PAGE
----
There is much evidence that dubious characters can masquerade as bona fide business people by calling themselves directors and wrapping themselves in the cloak of incorporation. They use limited liability status to avoid any personal, financial liability.
Stories abound of “directors” who run up debts, place their insolvent businesses into receivership, buy any useful assets from the receiver at a knock down price and start again with a new company and new directorship. Creditors are left carrying the financial responsibility for the directors’ actions.
Which is why it is gratifying to see these rogue “directors” getting their just deserts. Consider a recent case where the directors of Club Media Systems Limited were disqualified for a total of nine and a half years for failing to provide agreed services or paying company paid tax.
Garry Wayne O’Loughlin and Nicola Martin Hobson, directors of Club Media Systems Limited, based in Blackpool, which traded as a provider of digital advertising services, were been disqualified for a total of nine and a half years, for entering into agreements to provide advertising services which it was unable to provide and failing to make sure the company paid tax due to HMRC.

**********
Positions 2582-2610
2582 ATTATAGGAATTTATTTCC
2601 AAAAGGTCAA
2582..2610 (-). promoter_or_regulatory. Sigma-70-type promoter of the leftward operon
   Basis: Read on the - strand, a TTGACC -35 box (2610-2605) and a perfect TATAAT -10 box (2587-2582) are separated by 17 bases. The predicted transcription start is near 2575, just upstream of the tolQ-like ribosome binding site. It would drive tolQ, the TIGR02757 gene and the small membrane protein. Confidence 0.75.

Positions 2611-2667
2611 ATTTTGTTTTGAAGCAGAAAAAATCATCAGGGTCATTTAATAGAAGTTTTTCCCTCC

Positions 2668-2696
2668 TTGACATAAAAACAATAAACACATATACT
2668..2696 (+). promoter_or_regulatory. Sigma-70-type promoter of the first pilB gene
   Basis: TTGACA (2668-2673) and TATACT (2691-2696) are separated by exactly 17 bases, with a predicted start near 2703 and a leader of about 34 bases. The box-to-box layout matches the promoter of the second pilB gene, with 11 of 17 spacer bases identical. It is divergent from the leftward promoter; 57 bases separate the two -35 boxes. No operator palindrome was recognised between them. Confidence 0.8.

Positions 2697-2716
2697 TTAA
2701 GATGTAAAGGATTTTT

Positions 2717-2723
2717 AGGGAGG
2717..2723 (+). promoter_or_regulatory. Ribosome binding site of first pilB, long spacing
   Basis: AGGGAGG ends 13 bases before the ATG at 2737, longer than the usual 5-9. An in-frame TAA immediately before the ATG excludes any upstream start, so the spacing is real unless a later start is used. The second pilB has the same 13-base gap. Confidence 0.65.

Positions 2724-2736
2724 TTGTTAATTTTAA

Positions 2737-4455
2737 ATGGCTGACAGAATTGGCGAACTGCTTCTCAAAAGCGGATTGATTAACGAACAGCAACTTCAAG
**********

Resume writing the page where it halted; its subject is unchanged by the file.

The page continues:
The disqualifications follow an investigation by the Insolvency Service.
The investigation found that Mr O’Loughlin and Ms Hobson, as directors of Club Media systems Limited, entered into agreements with customers for advertising services it was unable to provide, resulting in these customers being owed at least £22,715 at the date of liquidation.
Robert Clarke, Group Leader of Insolvent Investigations North at the Insolvency Service, commenting on the disqualifications, said:
“Companies have limited liability, which is a privilege, not a right. These two directors entered into agreements which they knew the company could not fulfil, to the detriment of its customers, and failed to deal with its tax affairs, resulting in this privilege being withdrawn.”
The company was placed into liquidation on 21 March 2012 with an estimated deficiency of £739,179.